With the Lunar New Year approaching, comedy Miss Granny (수상한 그녀) attempts to take advantage of the holiday season by poking fun at the modern Korean family unit. Occasionally uplifting and humourous  yet very much by the numbers, Miss Granny attempts to appeal to the broadest possible audience and as such combines a host of genres and cliches throughout its predictable narrative. Surprisingly however it all gels together quite well and, thanks largely to actress Sim Eun-kyeong, Miss Granny is light-hearted and mildly entertaining throughout.

Cantankerous granny Oh Mal-soon (Nah Moon-hee (나문희)) is an extremely stubborn and strong-willed old lady, still managing to get involved in fights despite her age. Yet the stress Mal-soon invokes upon her family puts her long-suffering daughter-in-law in hospital, and discussions arise as to whether a care home would be the best course of action. Depressed, Mal-soon visits a photography studio in an attempt to feel younger, but upon leaving the store she discovers she has miraculously de-aged. Taking on the new name of Oh Doo-ri (Sim Eun-kyeong (심은경)), Mal-soon runs away from home and begins to establish herself as a singer while her family and friends frantically search for the missing pensioner.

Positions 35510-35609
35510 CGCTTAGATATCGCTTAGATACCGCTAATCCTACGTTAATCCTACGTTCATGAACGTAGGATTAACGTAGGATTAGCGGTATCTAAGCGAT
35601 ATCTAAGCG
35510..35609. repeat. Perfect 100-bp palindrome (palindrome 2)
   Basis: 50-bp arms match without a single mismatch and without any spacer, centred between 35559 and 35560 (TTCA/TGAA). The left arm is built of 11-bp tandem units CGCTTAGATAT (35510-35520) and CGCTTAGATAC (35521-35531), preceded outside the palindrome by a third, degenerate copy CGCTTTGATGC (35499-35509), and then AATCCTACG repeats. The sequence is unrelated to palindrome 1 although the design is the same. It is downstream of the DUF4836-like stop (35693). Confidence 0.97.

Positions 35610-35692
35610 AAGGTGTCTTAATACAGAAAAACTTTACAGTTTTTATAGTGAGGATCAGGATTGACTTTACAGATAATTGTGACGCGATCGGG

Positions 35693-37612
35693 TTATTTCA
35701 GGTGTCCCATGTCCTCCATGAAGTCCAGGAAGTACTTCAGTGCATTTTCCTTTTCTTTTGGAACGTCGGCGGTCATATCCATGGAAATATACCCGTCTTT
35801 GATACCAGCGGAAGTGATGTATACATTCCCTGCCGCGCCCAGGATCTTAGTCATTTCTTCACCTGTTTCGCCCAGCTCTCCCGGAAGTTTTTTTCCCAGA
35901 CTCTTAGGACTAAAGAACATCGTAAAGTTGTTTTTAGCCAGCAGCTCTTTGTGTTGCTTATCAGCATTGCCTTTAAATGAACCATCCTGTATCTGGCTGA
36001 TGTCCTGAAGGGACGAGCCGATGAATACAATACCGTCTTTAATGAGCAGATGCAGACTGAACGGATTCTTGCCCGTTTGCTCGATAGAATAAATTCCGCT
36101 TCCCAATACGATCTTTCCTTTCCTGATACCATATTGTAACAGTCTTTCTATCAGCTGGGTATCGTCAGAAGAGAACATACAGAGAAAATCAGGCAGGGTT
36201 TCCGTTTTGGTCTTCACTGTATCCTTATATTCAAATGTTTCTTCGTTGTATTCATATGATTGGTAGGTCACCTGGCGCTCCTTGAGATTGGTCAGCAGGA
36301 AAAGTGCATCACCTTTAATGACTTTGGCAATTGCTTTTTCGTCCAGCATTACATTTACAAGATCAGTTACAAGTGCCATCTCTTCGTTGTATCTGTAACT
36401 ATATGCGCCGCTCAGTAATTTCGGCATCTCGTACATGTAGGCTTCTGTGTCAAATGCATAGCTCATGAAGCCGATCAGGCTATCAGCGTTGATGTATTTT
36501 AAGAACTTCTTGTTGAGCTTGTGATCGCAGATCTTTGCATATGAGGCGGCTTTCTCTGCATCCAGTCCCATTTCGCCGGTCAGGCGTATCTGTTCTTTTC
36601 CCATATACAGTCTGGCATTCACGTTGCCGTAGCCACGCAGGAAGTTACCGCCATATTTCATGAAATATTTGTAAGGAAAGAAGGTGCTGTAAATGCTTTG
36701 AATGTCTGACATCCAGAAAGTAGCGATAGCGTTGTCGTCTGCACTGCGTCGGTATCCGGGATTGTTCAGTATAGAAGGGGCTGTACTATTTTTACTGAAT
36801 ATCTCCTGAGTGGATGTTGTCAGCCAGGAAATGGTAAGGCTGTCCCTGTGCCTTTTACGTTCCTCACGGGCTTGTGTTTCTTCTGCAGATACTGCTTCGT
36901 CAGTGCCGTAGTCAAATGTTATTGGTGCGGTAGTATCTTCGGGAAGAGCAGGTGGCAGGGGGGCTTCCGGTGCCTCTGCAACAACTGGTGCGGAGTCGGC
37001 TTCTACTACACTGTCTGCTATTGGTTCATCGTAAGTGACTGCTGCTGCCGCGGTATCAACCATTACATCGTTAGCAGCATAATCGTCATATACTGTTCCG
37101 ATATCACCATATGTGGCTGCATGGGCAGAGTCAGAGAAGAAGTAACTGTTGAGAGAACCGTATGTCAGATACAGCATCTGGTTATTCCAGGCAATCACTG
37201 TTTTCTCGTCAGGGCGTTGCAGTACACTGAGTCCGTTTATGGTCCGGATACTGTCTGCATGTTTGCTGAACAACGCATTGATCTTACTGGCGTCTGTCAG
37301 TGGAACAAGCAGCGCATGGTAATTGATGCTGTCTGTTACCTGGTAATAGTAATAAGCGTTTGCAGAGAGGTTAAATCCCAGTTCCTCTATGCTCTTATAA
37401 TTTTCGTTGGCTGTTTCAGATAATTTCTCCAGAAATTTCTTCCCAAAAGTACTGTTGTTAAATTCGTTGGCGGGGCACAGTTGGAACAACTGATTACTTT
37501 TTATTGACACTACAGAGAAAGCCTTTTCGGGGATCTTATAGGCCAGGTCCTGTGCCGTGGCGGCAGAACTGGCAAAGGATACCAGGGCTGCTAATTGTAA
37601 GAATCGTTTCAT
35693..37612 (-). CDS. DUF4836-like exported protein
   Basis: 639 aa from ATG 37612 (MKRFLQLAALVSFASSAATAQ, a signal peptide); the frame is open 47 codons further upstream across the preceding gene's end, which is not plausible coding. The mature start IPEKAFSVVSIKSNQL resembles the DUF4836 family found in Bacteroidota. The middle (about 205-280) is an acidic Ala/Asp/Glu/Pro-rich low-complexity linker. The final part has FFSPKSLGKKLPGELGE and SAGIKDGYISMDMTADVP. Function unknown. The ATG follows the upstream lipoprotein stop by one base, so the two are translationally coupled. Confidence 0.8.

Strong-willed Mal-soon works in a coffee shop where she still gets in trouble

Strong-willed Mal-soon works in a coffee shop where she still gets in trouble

Miss Granny has been written very much for Korean audiences, and the comedy derives from sending up stereotypes associated with the elderly within the country. As the jokes are so culturally specific, Koreans (arguably together with Chinese and Japanese audiences) as well as those familiar with Korean culture will find the jokes quite amusing, but for others the humour could well be lost on them as Mal-soon blusters her way through a variety of comical situations.